One billion in the dark: gaining power vs. saving power
Everything in this world is a matter of perspective. Whether you are rich or poor often has more to do with where you live than your actual income; someone earning $100,000 a year might be perceived as extremely rich in Mumbai, for example, but be firmly “middle income” in Manhattan. The same goes for our concepts of energy and being eco-friendly; in a nation like the United States or Australia where the cities and suburban areas are all wired up, the issue is conserving energy and living an efficient lifestyle centred around saving power and energy efficiency. But what about the more than one billion people in the world who currently still live without electric power? When we consider ways to save power, it’s all well and good to tackle personal use with things like an Ecoswitch or energy efficient appliances, but when you consider that the world’s energy grid is already overtaxed, we have to ask ourselves: Are we prepared for this onslaught?
Wiring the World
And it is coming. In the First World, we’re all used to being wired up because we were largely born into it – there are few people of adult age in modern society in Australia or other First World nations that can remember a time without electricity. But it’s important to know that the process of wiring up the world has never stopped. Between 1990 and 2000, about 1.6 billion people gained access to electricity for the first time in their lives, and that process is continuing. There are still 1.2 billion people living without electric power, led by a staggering 306 million people in India alone.
The fact is, most of the electrical grids in the world are overtaxed as it is, with frequent brownouts and blackouts. In many places in Asia and the Middle-East, city dwellers are quite used to going hours or days at a time with no power. Forget about energy efficiency, forget about conservation, these nations are struggling simply to provide power to their citizens.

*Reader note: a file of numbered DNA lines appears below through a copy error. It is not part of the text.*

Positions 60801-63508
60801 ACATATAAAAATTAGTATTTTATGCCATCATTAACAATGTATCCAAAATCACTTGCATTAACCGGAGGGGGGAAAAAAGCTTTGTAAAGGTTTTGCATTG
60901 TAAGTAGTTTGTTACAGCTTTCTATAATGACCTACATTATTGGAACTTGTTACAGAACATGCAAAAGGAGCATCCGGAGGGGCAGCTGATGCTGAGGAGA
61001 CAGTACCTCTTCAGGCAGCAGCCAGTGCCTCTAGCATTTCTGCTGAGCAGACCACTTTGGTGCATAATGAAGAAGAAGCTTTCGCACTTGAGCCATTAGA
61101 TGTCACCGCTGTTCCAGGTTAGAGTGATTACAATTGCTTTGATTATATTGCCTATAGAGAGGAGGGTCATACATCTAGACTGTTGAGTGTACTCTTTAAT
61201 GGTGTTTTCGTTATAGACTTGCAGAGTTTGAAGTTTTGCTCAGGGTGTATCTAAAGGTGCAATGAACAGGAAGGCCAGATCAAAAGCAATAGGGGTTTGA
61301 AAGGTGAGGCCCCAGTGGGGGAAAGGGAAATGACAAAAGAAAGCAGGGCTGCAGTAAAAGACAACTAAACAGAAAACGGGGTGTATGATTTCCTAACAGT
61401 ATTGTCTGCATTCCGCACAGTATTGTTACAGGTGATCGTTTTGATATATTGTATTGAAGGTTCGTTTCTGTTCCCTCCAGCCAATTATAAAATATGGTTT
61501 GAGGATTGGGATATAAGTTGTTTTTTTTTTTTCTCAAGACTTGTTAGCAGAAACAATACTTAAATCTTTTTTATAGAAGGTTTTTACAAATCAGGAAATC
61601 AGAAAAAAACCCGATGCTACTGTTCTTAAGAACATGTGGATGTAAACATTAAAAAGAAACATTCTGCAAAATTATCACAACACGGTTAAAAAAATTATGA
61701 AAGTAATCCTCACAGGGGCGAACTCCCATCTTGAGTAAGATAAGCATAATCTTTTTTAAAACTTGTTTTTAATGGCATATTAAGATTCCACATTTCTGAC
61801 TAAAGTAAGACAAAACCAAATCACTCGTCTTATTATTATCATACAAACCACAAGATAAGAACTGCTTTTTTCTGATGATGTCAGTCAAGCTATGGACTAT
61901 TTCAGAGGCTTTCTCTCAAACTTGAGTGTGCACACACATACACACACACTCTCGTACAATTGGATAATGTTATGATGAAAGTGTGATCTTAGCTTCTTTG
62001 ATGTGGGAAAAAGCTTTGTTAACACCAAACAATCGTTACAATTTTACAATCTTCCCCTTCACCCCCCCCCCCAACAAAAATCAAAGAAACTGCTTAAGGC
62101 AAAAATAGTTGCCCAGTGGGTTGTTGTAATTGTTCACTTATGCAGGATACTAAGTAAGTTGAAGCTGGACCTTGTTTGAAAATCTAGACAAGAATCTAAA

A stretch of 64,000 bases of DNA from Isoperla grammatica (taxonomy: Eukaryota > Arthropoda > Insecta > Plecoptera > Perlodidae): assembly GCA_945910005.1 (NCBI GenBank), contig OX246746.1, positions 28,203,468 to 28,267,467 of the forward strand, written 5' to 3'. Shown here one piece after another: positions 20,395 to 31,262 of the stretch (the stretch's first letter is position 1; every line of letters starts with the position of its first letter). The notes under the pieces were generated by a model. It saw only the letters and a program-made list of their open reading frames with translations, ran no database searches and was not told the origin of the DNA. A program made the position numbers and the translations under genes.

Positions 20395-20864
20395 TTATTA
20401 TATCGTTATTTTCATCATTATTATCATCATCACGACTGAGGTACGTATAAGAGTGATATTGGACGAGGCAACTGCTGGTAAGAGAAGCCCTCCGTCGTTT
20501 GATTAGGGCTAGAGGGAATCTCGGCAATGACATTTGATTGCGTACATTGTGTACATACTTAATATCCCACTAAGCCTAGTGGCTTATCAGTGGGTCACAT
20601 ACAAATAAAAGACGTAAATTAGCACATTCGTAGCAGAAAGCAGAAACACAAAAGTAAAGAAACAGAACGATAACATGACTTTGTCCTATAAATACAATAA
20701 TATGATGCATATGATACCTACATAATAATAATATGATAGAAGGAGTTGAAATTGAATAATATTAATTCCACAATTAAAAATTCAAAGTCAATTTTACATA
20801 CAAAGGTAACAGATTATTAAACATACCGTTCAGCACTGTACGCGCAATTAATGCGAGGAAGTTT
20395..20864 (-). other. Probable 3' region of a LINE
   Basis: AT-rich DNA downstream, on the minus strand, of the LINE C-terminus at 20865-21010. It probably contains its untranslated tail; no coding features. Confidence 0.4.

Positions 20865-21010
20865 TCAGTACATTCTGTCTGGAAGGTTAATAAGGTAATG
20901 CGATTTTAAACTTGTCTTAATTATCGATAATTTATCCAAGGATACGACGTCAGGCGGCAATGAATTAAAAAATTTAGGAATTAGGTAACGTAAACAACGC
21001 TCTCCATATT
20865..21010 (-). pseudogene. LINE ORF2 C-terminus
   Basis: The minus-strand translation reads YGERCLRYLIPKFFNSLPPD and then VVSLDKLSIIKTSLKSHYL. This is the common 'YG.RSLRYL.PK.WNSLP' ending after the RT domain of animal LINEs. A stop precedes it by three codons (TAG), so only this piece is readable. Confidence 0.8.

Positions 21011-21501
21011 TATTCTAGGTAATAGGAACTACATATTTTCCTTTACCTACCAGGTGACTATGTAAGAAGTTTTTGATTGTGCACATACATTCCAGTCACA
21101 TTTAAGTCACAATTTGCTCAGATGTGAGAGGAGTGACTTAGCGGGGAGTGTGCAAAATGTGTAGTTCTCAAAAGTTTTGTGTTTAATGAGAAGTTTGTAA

The Need for Planning
The problem here is that often just getting any form of electrical service to people is a nearly-insurmountable problem, so asking for sustainability and efficiency is simply impossible. It would be one thing if these people were waiting on electricity so they could play video games and keep their beer cold, but in many of these areas there are entire school systems with no electricity. Entire hospital systems without electricity. The improvement to education, health care, and longevity that results from the introduction of reliable electrical systems is staggering – and impossible to delay. How can you argue that more people should suffer health-related problems and shortened lifespans so that we can come up with a way to pipe power to them sustainably?
Of course, it can be done, the real problem is that no one is looking at it in that way. Work to bring electricity to these areas continues, but it is a disorganised and slap-dash affair, being completed piecemeal as resources and opportunities arise. The fact is, these 1.2 billion people who are currently not draining the world’s energy resources will be draining those resources very soon – the United Nations has set a formal goal of universal electricity by the year 2030 – and if it is impossible to argue against this sort of progress, we all must begin a more aggressive response to planning this sort of progress. Otherwise, all the energy saving switches and five-minute showers in the world aren’t going to help very much.
Obviously, there are limits to everyone’s personal ability to effect change, and this is not meant to discourage anyone from making their own contribution by being as energy-efficient and environmentally conscious in their own lives as possible. In fact, as more and more people need to share our energy resources, it’s even more important for everyone else to be efficient in their own use. So next time you turn your thermostat up in the summer to save some power, think of it this way: Someone in India might have an extra hour of electricity that day because you did.